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I'm thinking about implementing a HTML5 mmog where there is a fast running object involved. Players constantly alter the direction of that object by shooting at it. I thought about WebSockets etc. ( and canvas.

I reckon that the calculation of the direction change has to be done client- AND serverside and then synchronized - with the server being master to avoid cheating.

My worries are that regardless of how fast the server is, latency will cause lag and therefore kill synchronization.

Is there a good way of solving this puzzle? How to achieve real time syncronization of this amount of data where all info is critical to not miss a direction change. All players need to get the new direction of the moving object without delay to not corrupt the gameplay.

I assume this problem has been solved in existing mmogs.

Any ideas?

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You could send along a timestamp with each action and then have the server retroactively insert the action at the appropriate time. (This doesn't completely solve your problem, as players could cheat by changing the timestamp and players still won't see the change until later. However, it will reduce problems from lag, and you won't be able to transmit the data instantly no matter what you do.) – someone Sep 16 '11 at 1:29
client based timestamps will never be accurate. My clock is 2 minutes off as I write the post. – Marc Sep 16 '11 at 1:34
The main question is whether there is a way to synchronize a large amount of data, aggregated from small messages (a players shot/ direction changes) with a large number of connections - in realtime. – Marc Sep 16 '11 at 1:37
Go for pure client-server. So you will only ask users about mouse position, clicks, keypresses, and stuff like that - and calculate and synchronize everything on server. – c69 Sep 16 '11 at 13:48
Have you had experience with this? Can it be managed to have this amount of realtime data synchronised accurately? – Marc Sep 18 '11 at 20:38

The best thing you can do in these kinds of situations is to try and predict the movement client-side (dead reckoning), and then correct the position/velocity with data from the server if/when necessary.

For example, say your fast running object is moving left to right across the screen at a speed of 5, and a player shoots at it and it changes direction so it is now moving upwards on the screen at that speed of 5 (90 degree turn).

The client-side app will probably be updating far more frequently than it is getting data from the server (e.g. 60 updates per second client-side, and 10 packets per second received from the server). Let's say that, in real time, the object changed direction with 5 frames left to go before the server update will come. On the client-side, the object will continue to move along its current trajectory until it receives the update from the server that it changed direction (i.e. it doesn't just stop when it's not receiving data from the server), at which point, the client will correct the position and velocity of the object.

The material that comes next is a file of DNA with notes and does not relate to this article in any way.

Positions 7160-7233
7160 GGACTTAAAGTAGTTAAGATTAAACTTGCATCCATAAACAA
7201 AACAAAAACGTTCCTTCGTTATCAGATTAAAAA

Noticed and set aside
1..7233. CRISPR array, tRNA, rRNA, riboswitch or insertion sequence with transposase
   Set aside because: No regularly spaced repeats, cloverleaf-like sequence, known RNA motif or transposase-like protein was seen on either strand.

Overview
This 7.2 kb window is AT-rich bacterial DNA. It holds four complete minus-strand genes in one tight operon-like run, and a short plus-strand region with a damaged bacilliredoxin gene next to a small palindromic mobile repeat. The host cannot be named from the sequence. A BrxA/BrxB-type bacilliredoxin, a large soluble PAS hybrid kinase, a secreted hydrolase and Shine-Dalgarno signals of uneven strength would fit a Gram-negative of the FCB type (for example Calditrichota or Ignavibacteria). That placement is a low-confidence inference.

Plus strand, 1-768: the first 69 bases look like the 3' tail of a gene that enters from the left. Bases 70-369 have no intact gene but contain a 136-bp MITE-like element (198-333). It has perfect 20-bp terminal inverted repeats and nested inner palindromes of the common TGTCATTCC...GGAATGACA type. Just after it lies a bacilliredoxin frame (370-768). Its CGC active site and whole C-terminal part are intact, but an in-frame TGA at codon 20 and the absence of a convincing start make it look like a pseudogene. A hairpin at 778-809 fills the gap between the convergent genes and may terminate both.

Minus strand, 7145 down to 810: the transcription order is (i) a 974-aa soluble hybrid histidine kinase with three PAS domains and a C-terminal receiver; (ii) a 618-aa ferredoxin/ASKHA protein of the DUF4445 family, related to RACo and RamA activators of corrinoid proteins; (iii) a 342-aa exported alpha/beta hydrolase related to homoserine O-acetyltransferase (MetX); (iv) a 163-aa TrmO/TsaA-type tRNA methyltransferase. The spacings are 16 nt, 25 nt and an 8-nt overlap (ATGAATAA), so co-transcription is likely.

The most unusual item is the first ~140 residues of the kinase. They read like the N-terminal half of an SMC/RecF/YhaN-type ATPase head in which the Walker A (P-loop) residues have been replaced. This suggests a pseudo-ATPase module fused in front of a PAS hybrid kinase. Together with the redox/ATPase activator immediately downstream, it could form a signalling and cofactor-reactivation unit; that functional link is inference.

How you do the correction will determine how jumpy the animation will look. You could just zap it to the correct position instantly, thus causing a little jump but instantly giving the correct position, or you could change it's velocity in such a way that it moves in a smooth transition to that position, causing no jump, but having a slightly inaccurate position during the mean-time of the correction.

You'll always have some situations where these corrections will end up being pretty big (e.g. someone has a really bad connection, dropped packets, sky-high latency, etc.). That's when you get the crazy anomalies people usually refer to as lag in online games, like when an object skips large distances or moves really fast to "catch up" to where it should be. There's just no way to be 100% in sync all the time. All you can do is make really good guesses as to where things should be.

Here are some articles with more detail, good luck!

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There is a great introductory video of this technique from Adobe MAX 2010 -… – c69 Oct 19 '11 at 17:14

The server is the right place to synchronize all your events. You don't want each player sending its input data to the other "n" players as it creates too many communication paths.

The server will take the player data and determine the new trajectory of the moving object and then send updates to each player. This can be done in fixed units of virtual game time, which I will call "ticks".

From the server point of view this gives you a loop like the following:

  1. Receive inputs from players
  2. Update game state
  3. Distribute game state changes to players

You will need to deal with cases such as not receiving input from players within a certain amount of time (e.g., maybe ignore that player for that frame).

On the client side, while you are waiting for the next game tick update from the server, you can keep moving the object along its previous trajectory, rendering frames as time passes.

When an update is received from the server for the current game tick, the new game state must be applied.

If the object's new real position is very close to the position you've extrapolated, you can just set the new position and render it next frame.

If the new position is "far" from the extrapolated position, then you need to decide whether to warp the object instantly to the destination or do some sort of accelerated or linear motion to move it there over a short period of time.

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